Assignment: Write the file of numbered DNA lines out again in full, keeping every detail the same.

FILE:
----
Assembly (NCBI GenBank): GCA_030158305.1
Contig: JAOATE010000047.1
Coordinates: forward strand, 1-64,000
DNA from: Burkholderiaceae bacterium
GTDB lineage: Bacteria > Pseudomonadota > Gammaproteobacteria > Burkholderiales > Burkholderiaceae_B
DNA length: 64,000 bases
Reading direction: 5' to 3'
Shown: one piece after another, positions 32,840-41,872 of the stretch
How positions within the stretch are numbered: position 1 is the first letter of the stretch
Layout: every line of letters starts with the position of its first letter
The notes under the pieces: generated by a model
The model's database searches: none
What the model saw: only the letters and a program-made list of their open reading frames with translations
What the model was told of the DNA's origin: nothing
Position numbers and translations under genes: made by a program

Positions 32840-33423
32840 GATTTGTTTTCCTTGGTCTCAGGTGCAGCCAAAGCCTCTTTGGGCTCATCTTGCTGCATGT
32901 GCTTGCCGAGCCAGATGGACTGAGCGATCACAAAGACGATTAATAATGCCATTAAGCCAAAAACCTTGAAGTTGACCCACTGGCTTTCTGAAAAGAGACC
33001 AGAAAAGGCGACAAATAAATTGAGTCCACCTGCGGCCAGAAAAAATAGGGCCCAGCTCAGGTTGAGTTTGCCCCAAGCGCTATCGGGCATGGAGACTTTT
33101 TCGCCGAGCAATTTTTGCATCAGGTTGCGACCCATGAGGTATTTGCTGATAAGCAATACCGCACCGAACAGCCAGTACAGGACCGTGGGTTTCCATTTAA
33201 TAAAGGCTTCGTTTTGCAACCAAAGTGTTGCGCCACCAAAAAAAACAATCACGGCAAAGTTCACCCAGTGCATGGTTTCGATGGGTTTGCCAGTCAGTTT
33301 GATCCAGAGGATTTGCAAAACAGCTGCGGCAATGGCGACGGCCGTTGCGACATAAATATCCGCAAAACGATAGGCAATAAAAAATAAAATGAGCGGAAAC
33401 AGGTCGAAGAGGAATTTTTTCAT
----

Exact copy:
Assembly (NCBI GenBank): GCA_030158305.1
Contig: JAOATE010000047.1
Coordinates: forward strand, 1-64,000
DNA from: Burkholderiaceae bacterium
GTDB lineage: Bacteria > Pseudomonadota > Gammaproteobacteria > Burkholderiales > Burkholderiaceae_B
DNA length: 64,000 bases
Reading direction: 5' to 3'
Shown: one piece after another, positions 32,840-41,872 of the stretch
How positions within the stretch are numbered: position 1 is the first letter of the stretch
Layout: every line of letters starts with the position of its first letter
The notes under the pieces: generated by a model
The model's database searches: none
What the model saw: only the letters and a program-made list of their open reading frames with translations
What the model was told of the DNA's origin: nothing
Position numbers and translations under genes: made by a program

Positions 32840-33423
32840 GATTTGTTTTCCTTGGTCTCAGGTGCAGCCAAAGCCTCTTTGGGCTCATCTTGCTGCATGT
32901 GCTTGCCGAGCCAGATGGACTGAGCGATCACAAAGACGATTAATAATGCCATTAAGCCAAAAACCTTGAAGTTGACCCACTGGCTTTCTGAAAAGAGACC
33001 AGAAAAGGCGACAAATAAATTGAGTCCACCTGCGGCCAGAAAAAATAGGGCCCAGCTCAGGTTGAGTTTGCCCCAAGCGCTATCGGGCATGGAGACTTTT
33101 TCGCCGAGCAATTTTTGCATCAGGTTGCGACCCATGAGGTATTTGCTGATAAGCAATACCGCACCGAACAGCCAGTACAGGACCGTGGGTTTCCATTTAA
33201 TAAAGGCTTCGTTTTGCAACCAAAGTGTTGCGCCACCAAAAAAAACAATCACGGCAAAGTTCACCCAGTGCATGGTTTCGATGGGTTTGCCAGTCAGTTT
33301 GATCCAGAGGATTTGCAAAACAGCTGCGGCAATGGCGACGGCCGTTGCGACATAAATATCCGCAAAACGATAGGCAATAAAAAATAAAATGAGCGGAAAC
33401 AGGTCGAAGAGGAATTTTTTCAT